California wildfires cause first “wildfires” in recent history | US News

California’s extraordinary year of wildfires resulted in another new milestone – the first “gigafire fire,” a million-acre blaze, in recent history.

On Monday, the August complex fire in the north California It has expanded beyond a million acres, elevating it from just “huge fire” to a new designation, “gigafire”, which has not been used before in a contemporary setting in the state.

in a 1.03 m acresThe fire is larger than Rhode Island and rages in seven counties, according to the Cal Fire. The merger of the many fires that occurred when lightning struck dry forests in August, and the massive fire was burning for 50 days and was only partially contained.

The August compound fire tops the list of the huge fires that ravaged 4 million acres of California this year, A number Cal Fire called “mind-boggling” and doubling the previous annual record. Five of the six largest fires ever recorded occurred in the state in 2020, killing dozens and losing thousands of buildings.

There are few indications that California’s largest fire season is abating. The state was hit by a heatwave this summer, helping to form massive forest fires even without the monsoons that usually fuel the fires that have historically spread over the West Coast.

Scientists say that widespread, uncontrollable fires are becoming an increasing feature of the western United States due to the climate crisis, with rising temperatures and prolonged droughts causing vegetation and soil to lose moisture.

This dry landscape makes the possibility of fires much greater. Major wildfires are three times more common in the West than in the 1970s, while the wildfire season is three months longer. According to an analysis by Climate Central.

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“We expected last year that we were living with an opportunity for such an extreme event in our current climate,” He said Jennifer Balch is a fire ecologist at the University of Colorado Boulder. “You don’t need a crystal ball.”

The 2020 fire season blanketed the West Coast and sometimes blocked the sun’s rays. But experts warn that this year may seem mild soon compared to the continuing warming of the world due to the release of greenhouse gases from human activity.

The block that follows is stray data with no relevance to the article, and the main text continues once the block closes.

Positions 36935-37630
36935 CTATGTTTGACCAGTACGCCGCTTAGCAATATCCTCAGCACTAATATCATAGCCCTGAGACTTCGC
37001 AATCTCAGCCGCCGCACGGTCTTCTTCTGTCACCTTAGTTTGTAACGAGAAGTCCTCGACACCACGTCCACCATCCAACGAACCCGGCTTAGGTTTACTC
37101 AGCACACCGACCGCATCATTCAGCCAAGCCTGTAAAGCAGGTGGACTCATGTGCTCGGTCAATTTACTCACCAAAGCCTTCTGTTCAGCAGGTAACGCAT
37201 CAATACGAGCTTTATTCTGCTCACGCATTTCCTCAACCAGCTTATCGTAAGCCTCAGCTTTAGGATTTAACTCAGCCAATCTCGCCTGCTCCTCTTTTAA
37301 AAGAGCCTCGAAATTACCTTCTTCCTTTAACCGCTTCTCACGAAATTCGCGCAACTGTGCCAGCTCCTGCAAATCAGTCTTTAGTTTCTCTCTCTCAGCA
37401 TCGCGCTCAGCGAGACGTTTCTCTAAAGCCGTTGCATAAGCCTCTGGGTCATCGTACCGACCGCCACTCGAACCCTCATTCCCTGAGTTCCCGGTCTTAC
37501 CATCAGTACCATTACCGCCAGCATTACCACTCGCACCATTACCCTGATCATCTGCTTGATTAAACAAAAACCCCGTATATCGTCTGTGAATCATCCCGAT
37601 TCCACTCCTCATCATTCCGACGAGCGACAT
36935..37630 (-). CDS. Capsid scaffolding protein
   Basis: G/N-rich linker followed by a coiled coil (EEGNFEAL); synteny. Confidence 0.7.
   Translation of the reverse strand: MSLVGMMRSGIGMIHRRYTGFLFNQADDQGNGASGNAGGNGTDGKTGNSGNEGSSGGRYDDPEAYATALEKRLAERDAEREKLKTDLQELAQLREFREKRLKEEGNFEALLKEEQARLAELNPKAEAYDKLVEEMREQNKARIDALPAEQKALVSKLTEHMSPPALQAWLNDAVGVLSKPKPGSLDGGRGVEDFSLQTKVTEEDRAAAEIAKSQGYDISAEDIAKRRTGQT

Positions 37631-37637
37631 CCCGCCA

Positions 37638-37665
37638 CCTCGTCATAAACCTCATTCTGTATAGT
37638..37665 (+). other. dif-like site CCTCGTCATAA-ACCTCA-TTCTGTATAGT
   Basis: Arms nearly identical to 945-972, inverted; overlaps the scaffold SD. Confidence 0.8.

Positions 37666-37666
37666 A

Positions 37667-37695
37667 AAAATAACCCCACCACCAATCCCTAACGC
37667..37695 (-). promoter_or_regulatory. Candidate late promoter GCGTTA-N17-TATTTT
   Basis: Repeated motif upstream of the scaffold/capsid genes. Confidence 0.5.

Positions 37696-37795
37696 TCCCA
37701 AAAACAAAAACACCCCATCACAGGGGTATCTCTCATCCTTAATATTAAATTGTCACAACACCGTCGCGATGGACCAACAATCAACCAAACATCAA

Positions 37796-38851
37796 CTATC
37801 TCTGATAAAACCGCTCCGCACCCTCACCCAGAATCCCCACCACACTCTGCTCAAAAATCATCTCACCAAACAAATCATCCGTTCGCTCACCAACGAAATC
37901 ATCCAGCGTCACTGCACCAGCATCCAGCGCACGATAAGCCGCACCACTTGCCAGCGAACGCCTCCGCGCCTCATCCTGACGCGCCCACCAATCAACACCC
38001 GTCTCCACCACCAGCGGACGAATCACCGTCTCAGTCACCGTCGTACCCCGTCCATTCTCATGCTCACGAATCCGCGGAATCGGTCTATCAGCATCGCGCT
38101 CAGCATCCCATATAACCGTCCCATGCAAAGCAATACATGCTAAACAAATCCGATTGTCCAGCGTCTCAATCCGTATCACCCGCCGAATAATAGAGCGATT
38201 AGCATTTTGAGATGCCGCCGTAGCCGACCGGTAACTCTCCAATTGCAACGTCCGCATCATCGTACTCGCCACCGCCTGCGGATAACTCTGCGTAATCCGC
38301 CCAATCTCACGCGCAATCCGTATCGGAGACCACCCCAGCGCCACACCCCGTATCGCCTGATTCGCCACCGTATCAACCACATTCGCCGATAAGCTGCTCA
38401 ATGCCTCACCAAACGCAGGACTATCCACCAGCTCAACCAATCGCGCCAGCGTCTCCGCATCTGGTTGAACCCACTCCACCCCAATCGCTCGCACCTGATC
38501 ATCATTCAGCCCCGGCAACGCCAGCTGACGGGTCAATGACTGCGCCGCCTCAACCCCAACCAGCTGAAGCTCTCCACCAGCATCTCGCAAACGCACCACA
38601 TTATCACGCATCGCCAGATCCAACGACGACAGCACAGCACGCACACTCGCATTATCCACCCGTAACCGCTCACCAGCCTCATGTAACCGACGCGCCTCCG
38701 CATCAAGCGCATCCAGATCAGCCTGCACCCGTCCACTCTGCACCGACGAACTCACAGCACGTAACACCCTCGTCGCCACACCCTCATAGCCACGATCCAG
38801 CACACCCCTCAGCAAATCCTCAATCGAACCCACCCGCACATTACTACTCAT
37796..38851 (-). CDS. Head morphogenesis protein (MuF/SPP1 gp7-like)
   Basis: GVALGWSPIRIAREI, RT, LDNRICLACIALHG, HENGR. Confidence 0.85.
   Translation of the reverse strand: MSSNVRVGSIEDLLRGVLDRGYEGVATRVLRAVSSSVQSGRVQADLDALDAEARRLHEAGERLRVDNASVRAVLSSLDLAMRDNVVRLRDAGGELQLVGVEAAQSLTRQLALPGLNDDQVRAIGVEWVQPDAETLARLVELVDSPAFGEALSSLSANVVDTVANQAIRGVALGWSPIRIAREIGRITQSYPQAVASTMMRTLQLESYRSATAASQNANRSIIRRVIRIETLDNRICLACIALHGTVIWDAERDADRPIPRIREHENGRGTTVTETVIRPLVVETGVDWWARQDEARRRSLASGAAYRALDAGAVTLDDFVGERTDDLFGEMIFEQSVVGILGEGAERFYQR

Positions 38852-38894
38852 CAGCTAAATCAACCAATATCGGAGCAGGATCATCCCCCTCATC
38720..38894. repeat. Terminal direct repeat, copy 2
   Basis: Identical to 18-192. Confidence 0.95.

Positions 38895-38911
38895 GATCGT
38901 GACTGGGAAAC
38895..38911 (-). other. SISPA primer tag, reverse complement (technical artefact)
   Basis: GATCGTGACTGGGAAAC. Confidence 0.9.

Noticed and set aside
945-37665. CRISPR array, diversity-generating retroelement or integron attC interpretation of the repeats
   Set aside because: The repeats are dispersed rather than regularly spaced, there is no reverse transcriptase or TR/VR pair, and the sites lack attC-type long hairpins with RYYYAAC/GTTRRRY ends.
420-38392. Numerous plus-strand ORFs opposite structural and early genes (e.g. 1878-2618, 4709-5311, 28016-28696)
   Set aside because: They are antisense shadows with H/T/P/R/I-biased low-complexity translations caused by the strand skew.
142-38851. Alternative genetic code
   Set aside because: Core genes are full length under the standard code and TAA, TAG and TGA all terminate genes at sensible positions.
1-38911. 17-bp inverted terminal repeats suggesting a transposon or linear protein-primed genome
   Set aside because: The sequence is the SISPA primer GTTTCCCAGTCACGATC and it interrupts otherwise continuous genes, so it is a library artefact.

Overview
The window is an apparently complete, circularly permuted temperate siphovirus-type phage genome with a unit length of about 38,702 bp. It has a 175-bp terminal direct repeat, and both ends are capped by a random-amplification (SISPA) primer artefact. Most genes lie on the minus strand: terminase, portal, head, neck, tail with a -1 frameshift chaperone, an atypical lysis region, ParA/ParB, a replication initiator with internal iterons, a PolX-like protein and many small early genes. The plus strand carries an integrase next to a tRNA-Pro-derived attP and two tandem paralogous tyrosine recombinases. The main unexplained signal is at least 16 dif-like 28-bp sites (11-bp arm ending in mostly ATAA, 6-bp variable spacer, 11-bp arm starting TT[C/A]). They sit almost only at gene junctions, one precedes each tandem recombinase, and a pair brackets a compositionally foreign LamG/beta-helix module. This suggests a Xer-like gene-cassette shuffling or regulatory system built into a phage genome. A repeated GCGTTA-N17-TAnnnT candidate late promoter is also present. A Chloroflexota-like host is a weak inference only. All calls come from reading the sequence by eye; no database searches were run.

“If you don’t like all the climate disasters that happen in 2020, I have some bad news for you for the rest of your life,” said Andrew Dessler, a climate scientist at Texas A&M University.

Parts of California are expected to receive some relief this week, with temperatures in Northern California dropping to 15 Fahrenheit by Friday. National Weather Service. Meteorologists expect some light to moderate rain that could aid firefighting efforts in the north, but climate scientists warn that it is not likely to be a storm that ends the season.

“The temperatures will start to drop near normal, seasonal levels, the relative humidity will slowly start to rise and we will start seeing lighter winds,” said Tom Bird, a meteorologist involved in the glass fire. He ruined parts of the wine country And it continues to burn.

Bird said the rain expected this weekend would be a “temporary drop” in fire weather, but, next week, “we will warm and dry again.” “We are in no way looking forward to ending the fire season with this event.”

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Daniel Swain
(Weather_West)

California Fire Weather Update: The pattern is still likely to change for Friday and Saturday, but the models are trending drier (as the groups have suggested it was possible). There’s still a good chance for a light shower from Bay Area north. It will help with fires and smoke, but the season will not be over. #CAwx # fire pic.twitter.com/TAASIhj5OQ


October 6, 2020

Much of the Central Valley remains alert for air quality due to the wildfire smoke from the Creek Fire, which has burned over 326,000 acres, and the SQF complex fire, which has burned nearly 159,000 acres of the Sierra National Forest.

Northwestern California, where the August complex fires raged, the air quality was “from unhealthy to locally dangerous” as well. Meanwhile, coastal areas of the state woke up to dense fog on Tuesday, in baffling contrast to the smog that many people used to see during the height of the wildfires.

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